AstraZeneca helped by new drugs as cholesterol pill fades

LONDON (Reuters) - Generic competition to cholesterol buster Crestor in the U.S. market pushed second-quarter core earnings down by nearly a third at drugmaker AstraZeneca, which is now banking on new cancer medicines to revive its fortunes.

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The profit drop had been expected, however, and investors took heart from encouraging early sales of newer products, lifting the shares 2 percent on Thursday.

Analysts predict falling group sales and profits this year and next before a return to growth in 2018, when the impact of patent expiries will lessen and sales of newer medicines should have picked up speed.

Its new lung cancer drug Tagrisso achieved stronger than expected quarterly sales of $92 million. Heart drug Brilinta and Farxiga for diabetes also did well.

Quarterly core earnings per share, which exclude some items, fell 31 percent to 83 cents as revenue slid 11 percent to $5.60 billion, following the arrival of the first copies of Crestor in the United States in May.

Industry analysts had on average forecast quarterly revenue of $5.58 billion and earnings of 84 cents a share, according to Thomson Reuters.

The British company said it continued to expect a low to mid single-digit percentage decline in both revenue and core earnings at constant exchange rates for the full year.

In addition to falling sales of Crestor and other older drugs like Nexium, AstraZeneca also has to deal with a slump in U.S. revenue this year from its nasal spray flu vaccine Flumist, after health officials decided it was not worth using.


Chief Executive Pascal Soriot, who saw off a takeover attempt by Pfizer in 2014, is looking beyond current problems and believes AstraZeneca can become a major player in cancer treatment by developing drugs that bolster the immune system and others that disrupt DNA repair mechanisms used by tumor cells.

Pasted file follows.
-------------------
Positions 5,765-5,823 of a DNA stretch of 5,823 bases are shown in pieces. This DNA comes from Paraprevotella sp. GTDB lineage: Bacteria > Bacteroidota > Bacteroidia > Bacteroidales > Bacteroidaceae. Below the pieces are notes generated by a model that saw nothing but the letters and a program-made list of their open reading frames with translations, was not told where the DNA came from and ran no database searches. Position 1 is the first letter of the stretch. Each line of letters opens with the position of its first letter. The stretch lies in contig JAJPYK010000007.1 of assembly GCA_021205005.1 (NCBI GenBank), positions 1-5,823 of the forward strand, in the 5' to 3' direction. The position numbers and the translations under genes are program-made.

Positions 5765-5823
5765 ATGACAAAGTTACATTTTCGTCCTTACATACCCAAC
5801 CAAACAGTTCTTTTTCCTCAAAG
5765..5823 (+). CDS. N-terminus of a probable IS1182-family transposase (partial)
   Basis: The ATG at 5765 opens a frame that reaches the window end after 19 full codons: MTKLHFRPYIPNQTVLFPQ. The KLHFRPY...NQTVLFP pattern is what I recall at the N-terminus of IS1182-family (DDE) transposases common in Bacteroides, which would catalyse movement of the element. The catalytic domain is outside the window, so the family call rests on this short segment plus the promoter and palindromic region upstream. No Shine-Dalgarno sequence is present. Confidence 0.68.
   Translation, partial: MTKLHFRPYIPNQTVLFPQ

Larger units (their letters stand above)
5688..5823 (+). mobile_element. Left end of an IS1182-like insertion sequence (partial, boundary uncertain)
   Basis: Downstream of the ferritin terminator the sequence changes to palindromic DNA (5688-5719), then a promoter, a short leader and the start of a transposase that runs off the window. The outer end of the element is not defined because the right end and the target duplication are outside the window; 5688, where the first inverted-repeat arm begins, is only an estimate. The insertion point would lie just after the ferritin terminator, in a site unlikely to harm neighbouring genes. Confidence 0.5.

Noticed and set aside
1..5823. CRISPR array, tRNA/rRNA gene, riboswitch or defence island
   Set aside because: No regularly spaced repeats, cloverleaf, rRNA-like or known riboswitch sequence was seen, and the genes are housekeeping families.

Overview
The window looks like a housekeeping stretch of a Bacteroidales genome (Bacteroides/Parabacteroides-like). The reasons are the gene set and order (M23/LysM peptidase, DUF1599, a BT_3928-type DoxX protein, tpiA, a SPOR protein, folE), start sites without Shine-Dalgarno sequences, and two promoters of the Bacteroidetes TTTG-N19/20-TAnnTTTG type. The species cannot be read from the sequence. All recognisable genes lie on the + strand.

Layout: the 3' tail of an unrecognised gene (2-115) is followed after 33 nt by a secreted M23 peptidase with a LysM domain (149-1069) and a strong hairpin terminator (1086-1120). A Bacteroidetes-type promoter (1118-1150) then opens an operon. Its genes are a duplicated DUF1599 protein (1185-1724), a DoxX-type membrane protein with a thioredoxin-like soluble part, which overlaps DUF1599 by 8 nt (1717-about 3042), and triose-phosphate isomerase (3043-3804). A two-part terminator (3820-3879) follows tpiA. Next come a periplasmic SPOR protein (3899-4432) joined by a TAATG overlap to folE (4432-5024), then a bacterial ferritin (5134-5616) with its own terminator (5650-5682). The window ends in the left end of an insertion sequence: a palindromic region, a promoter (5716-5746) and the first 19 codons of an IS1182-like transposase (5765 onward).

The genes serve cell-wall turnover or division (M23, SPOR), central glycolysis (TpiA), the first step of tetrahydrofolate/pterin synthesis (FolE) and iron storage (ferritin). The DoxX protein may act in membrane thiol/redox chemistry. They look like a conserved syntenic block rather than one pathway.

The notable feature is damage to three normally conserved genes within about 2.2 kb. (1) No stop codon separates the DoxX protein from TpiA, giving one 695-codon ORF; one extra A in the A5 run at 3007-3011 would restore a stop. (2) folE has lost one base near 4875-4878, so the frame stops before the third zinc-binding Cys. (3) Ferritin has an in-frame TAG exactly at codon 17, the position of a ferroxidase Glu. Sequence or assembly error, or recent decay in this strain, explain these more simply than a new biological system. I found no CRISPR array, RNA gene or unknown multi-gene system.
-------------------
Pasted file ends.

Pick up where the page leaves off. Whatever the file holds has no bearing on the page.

He said he was particularly encouraged by rapid patient recruitment in immuno-oncology combination drug trials, which are expected to produce make-or-break clinical results in the first half of next year.

“Over the next 12 months the profile of this company will change,” Soriot told reporters. “We will start getting very serious proof points and hopefully people will see that our plan is working.”

Cancer is currently the hottest area of research across the drugs industry and some analysts believe this could make AstraZeneca a takeover target once again, with speculation focused on Novartis. Soriot declined to comment.

AstraZeneca faces formidable competition from others with new cancer medicines that are already on the market, including Roche, Bristol-Myers Squibb and Merck & Co.

To free resources for investment in new products, AstraZeneca has been selling off rights to non-core drugs and such “externalization” deals helped to boost revenue by $134 million in the second quarter. The company said externalization revenue would increase in the second half of the year.

Soriot says he can build a business with annual sales of at least $45 billion by 2023, up from $24.7 billion in 2015, though many analysts question this target, which was first set out during the takeover battle with Pfizer.

Editing by John Stonestreet/Ruth Pitchford